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Medical imaging has become a
significant source of radiation exposure. In the developed nations, the
contribution from medical imaging can be greater19. In the United
States, medical radiation exposure is reported to have exceeded natural back
ground radiation from environment. If we leave this upward trend unchecked, we
will take a risk of increase in malignant disease in the future. Prevention of
further expansion of medical radiation exposure is necessary. Growth of medical
radiation exposure is largely attributable to the increase in the number of CT

Since children are more sensitive
to radiation and at a relatively greater risk of carcinogenesis than are
adults, it is even more important to avoid unnecessary radiation exposure in
this group than in the adult population17. An optimal CT radiation
dose in MDCT studies can be achieved by modifying the acquisition parameters,
using the automatic exposure control, and adjusting acquisition parameters for
patient size or iterative reconstruction. Kritsaneepaiboon S et al17
retrospectively did a study to compare the multidetector CT(MDCT) radiation
doses between default settings(phase 1) and a revised dose reduction
protocol(phase 2) and to determine whether the diagnostic confidence can be
maintained with imaging quality made under the revised protocol in paediatric
head, chest and abdominal CT studies. They found that paediatric CT radiation
doses can be significantly reduced from manufacturer’s default protocol while
still maintaining anatomical delineation, diagnostic confidence and overall
imaging quality.

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Ledenius21 et al used
computer-simulated images that were based on existing patient examinations
(retrospective material) and studied several different tube currents per patient,
i.e. paired data.  They did a
study to investigate the effect of tube current on diagnostic image quality in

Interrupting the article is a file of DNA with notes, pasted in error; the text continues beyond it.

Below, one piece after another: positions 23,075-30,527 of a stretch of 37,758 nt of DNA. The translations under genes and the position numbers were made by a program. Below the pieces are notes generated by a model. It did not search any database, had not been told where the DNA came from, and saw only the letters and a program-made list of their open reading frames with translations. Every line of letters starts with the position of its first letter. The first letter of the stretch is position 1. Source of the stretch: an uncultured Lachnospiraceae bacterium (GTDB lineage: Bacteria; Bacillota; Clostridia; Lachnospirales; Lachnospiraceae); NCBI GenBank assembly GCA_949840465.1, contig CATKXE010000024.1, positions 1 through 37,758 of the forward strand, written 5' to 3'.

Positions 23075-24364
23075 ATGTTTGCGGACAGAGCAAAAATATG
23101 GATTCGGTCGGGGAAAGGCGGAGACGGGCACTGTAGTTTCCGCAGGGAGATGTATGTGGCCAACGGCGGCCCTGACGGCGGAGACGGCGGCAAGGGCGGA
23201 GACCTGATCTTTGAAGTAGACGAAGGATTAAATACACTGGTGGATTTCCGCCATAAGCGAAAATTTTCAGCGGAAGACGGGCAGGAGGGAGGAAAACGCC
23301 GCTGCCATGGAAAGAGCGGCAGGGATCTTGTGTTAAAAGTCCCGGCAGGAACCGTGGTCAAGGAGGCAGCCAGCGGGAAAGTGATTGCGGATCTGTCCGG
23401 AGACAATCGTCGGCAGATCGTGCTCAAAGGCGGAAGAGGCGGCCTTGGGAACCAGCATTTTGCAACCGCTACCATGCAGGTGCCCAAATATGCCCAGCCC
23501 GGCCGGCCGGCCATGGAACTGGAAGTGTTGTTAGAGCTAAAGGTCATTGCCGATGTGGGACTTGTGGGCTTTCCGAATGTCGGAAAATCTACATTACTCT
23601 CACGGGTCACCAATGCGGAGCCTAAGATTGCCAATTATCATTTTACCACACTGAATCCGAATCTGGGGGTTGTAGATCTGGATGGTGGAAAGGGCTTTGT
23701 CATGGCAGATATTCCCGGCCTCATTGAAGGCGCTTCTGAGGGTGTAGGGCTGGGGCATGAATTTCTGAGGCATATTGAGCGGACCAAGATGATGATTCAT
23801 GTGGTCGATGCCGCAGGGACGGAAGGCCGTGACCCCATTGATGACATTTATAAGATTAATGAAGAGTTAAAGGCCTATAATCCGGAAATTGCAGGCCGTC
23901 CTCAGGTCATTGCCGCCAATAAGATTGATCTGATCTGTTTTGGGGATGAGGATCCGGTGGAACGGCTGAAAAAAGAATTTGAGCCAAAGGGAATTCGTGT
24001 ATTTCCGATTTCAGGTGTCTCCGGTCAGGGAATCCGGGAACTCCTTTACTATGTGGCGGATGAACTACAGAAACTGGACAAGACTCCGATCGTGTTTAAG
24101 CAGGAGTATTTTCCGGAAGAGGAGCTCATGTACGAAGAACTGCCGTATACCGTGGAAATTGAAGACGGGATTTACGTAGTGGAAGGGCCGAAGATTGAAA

paediatric cerebral multidetector CT (MDCT) images in order to identify the
minimum radiation dose required to reproduce acceptable levels of different
diagnostic image qualities. Their ages ranged from newborn to 15 years. Three
experienced radiologists blindly and randomly assessed the resulting images
from two different levels of the brain with regard to reproduction of
structures and overall image quality. Final data were evaluated using the
non-parametric statistical approach of inter-scale concordance. The minimum
value of tube current–time product (mAs) required to reproduce an image of
sufficient diagnostic quality was established in relation to the age of the patient.
The corresponding CT dose index values by volume (CTDIvol (mGy))
were also established. In conclusion, acceptable reproduction of low
contrast structures was possible at CTDIvol values down to 20 mGy
(patients 1–5 years old).

We studied 100 patients divided in three
age groups. It is important to use patients of similar size and developmental
stage when assessing the effect of a dose reduction, as the image quality at a
constant radiation dose is dependent on the patient attenuation.
This study was limited by only using two observers
who were experienced radiologists in the field21. The results may
have been different if less experienced radiologists had participated in the
study. Reductions in radiation dose should therefore be implemented with care,
using a safety margin and supervision for a period of time. There is a risk of
bias in assessing the overall impression of image quality, as radiologists tend
to recognise and favour their old settings.
The age distribution of patients in this study was
representative of patients within our paediatric department and surgery
department. The majority of patients (between 5 years and 10 years old) are at
an active age, resulting in an increased number of accident-related injuries.
Among the younger children (under 1 year old), pathology is often suspected at
birth, resulting in a scarcity of patients between 6 months and 1 year old.

Follow-up MDCT examinations of
shunt-treated hydrocephalus patients are common in paediatric patients, with
the ventricles being of special interest21. These patients are
repeatedly scanned during an extended period of time, leading to relatively
high accumulated patient doses22. Protocols especially designed for
hydrocephalus follow-up examinations were already in use prior to this study,
with the radiation doses being up to 50% lower than those in the standard
protocols. The images produced at these radiation doses agree relatively well
with the results of this study as regards the minimum tube current–time product
required to reproduce the ventricles acceptably for patients older than 1 year.

In our study tube current was
reduced approximately by 15%. The anatomic delineation, diagnostic confidence
and overall image quality showed no significant difference between normal
radiation protocol and reduced radiation protocol (Figure 1a & b). Based on the results of this study, the tube
currents in our standard protocols for patients aged between 1 and 10 years of
age can be lowered by approximately 15%.

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